14 and 17 June 2018 4 pm

Wagner: Tannhäuser

An opera in three acts

First Act
Tannhäuser, leaving behind his fellow minstrels, attempts to find happiness with Venus, the pagan goddess of love. Yet he soon tires of the endless rapture of love and the permanent bacchanalia that surrounds them. Venus senses her knight’s apathy and has him sing a song of praise for her. The glorious opening notes, however, quickly give way to misery: Tannhäuser begs Venus to release him from her spell. He plays the song three times. Venus unleashes all of her charm, but Tannhäuser remains unmoved.

“My salvation rests in Mary's, the Mother of God,” Tannhäuser states. At the Virgin Mother’s name, a miracle occurs. In the blink of an eye, Venus and her world vanish. It is springtime: a shepherd boy is singing, and pilgrims are arriving from the distance. Tannhäuser kneels down before a small image of the Virgin Mary at the crossroads and begs forgiveness for his sins. Here he is found by a hunting party – his former companions, led by Hermann, Landgrave of Thuringia. Wolfram von Eschenbach greets his friend, whom he long thought lost, with warm words. At first unwilling to return with them, Tannhäuser relents upon hearing that Elisabeth has not attended the singing contests since his disappearance and lives in sorrowful seclusion.

Second Act
At the start of the act, the aria Dich teure Halle is heard. Elisabeth, who has heard news of Tannhäuser’s discovery by his fellow minstrels, sings on the site of previous contests of the amazing emotions that Tannhäuser’s earlier songs had provoked in her and how hope for their reunion had revived her. Wolfram appears with Tannhäuser. In an unnerving display of passion, the knight throws himself before Elisabeth’s feet. During a long duet comprising several segments, Elisabeth, as if compelled to do so, reveals her emotions for Tannhäuser. Wolfram, who himself is secretly in love with Elisabeth, acknowledges with resignation that he has now lost all hope.
The contest starts with a festive march and chorus. First, Wolfram von Eschenbach sings of pure love, provoking a rebuttal from Tannhäuser. Walther von der Vogelweide also sings the praises of chaste love, which Tannhäuser rejects even more vehemently. He is followed by Biterolf, who, unable to tolerate Tannhäuser’s increasingly offensive opinions, challenges the minstrel to a knightly duel. Wolfram attempts to douse their passions, but Tannhäuser pays no heed. He launches into the same song with which he once sang the praises of Venus. General mayhem ensues. The knights all draw their swords. Elisabeth, however, intervenes, telling them, “You are not his judges.” The landgrave banishes the knight, who is given a final chance: he must make a pilgrimage to Rome and there ask for forgiveness for his sins from the Pope himself. From the distance, the singing of the pilgrims is heard. Tannhäuser joins them.

Third Act
At the start of the act, Elisabeth is praying for the repentant sinner before a picture of the Virgin. Wolfram observes the supplication from afar. It is autumn. The group of pilgrims is returning from Rome. Tannhäuser is not among them. Elisabeth has only one desire remaining: for the Virgin Mary to commend her soul to heaven. Wolfram, now alone, sings to the evening star. A lone wanderer staggers up to him. Wolfram recognises Tannhäuser. He had gone to Rome in vain: the Pope would not absolve him. “As this staff in my hand no longer bedecks itself in fresh green, so, from the burning brands of hell, deliverance can never blossom for you!” Tannhäuser already imagines himself to be standing before Venus and wishes to return to her. Wolfram, however, utters the name with the power to return him from his stupor: “An angel prayed for you upon earth, soon she will soar above you, blessing... Elisabeth!” A funeral procession approaches bearing Elisabeth’s body. Overcome, Tannhäuser dies also.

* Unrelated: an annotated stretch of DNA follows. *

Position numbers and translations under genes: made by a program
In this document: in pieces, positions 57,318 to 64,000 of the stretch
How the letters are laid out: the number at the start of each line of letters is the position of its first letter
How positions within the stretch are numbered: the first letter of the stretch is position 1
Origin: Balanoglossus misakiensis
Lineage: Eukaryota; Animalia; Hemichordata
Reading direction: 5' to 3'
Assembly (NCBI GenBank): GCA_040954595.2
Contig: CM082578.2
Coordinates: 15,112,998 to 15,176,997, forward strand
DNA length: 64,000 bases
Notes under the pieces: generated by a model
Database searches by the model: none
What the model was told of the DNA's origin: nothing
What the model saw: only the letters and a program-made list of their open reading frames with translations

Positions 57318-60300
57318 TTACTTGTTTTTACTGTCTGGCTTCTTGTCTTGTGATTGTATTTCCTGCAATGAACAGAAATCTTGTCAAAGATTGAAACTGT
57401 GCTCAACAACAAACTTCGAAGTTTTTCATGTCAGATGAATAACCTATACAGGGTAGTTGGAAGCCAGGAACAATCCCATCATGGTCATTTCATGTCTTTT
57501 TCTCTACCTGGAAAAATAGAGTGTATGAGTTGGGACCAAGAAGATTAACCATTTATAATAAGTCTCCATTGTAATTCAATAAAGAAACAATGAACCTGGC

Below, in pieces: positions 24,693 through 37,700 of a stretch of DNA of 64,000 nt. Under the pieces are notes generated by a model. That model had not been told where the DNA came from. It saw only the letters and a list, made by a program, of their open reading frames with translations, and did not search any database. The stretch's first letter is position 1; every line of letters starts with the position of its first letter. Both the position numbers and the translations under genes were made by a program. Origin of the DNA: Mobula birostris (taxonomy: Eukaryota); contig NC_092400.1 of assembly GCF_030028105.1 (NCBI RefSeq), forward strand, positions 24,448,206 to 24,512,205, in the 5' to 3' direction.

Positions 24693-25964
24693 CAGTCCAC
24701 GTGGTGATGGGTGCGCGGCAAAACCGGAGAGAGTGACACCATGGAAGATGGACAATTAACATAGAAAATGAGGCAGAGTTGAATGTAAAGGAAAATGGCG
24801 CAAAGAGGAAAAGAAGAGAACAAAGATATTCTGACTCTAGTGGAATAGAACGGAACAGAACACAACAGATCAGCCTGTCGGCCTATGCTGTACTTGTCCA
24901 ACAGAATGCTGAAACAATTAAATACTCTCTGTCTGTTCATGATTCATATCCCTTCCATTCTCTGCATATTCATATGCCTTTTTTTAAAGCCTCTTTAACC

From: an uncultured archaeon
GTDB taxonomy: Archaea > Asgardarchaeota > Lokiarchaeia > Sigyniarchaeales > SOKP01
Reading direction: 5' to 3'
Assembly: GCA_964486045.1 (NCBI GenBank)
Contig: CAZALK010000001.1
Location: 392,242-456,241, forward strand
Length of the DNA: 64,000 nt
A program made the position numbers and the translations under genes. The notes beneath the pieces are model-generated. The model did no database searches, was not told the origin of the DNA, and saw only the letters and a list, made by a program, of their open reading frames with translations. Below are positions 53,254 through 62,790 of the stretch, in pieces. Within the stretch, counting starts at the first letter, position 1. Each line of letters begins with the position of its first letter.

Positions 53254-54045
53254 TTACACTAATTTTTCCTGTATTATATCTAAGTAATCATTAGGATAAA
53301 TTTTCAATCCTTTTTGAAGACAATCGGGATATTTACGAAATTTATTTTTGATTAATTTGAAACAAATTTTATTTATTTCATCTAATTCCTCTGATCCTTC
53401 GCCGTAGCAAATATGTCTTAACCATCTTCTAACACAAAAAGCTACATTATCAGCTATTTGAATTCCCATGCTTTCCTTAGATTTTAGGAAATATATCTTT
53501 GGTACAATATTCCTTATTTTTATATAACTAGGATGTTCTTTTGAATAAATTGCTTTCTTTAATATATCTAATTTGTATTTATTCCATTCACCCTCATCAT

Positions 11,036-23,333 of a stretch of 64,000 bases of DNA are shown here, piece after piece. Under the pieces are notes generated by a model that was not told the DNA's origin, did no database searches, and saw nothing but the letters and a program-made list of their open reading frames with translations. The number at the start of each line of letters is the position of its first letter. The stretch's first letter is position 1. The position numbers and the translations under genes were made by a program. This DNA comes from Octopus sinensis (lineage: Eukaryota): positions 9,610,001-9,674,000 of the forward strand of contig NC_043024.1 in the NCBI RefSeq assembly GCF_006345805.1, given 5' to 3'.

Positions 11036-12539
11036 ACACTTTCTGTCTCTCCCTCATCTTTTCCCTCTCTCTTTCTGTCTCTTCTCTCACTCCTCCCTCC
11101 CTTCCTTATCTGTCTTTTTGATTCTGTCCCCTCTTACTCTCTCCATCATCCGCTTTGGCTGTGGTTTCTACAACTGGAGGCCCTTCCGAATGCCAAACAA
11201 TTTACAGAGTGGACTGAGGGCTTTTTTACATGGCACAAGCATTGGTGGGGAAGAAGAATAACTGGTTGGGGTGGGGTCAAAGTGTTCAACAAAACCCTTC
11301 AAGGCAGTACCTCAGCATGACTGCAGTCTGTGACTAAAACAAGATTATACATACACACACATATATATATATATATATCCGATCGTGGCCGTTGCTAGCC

Young pilgrims arrive with news of a miracle: the Pope’s staff has blossomed... Tannhäuser’s soul is saved from eternal damnation.

Artistic director and conductor: Ádám Fischer

Featuring:
the Hungarian Radio Symphony Orchestra and Choir (choirmaster: Zoltán Pad) and the Honvéd Male Choir and Budapest Studio Choir (choir director: Kálmán Strausz)

Set design, costumes: Thomas Gruber
Revival director: Sylvie Gábor
Director: Matthias Oldag

Cast

Quotes and critiques

Events - 2018

June

4

Monday

June

5

Tuesday

June

6

Wednesday

June

7

Thursday

Wagner:
Tristan und Isolde

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June

8

Friday

Wagner:
Der fliegende Holländer

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June

9

Saturday

June

10

Sunday

Wagner:
Der fliegende Holländer

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June

11

Monday

June

12

Tuesday

June

13

Wednesday

Wagner:
Tristan und Isolde

Tickets

June

14

Thursday

Wagner:
Tannhäuser

Tickets

June

15

Friday

Wagner and his Contemporaries:
Camilla Nylund song recital

Tickets

June

16

Saturday

Wagner:
Tristan und Isolde

Tickets

June

17

Sunday

Wagner:
Tannhäuser

Tickets

Galéria

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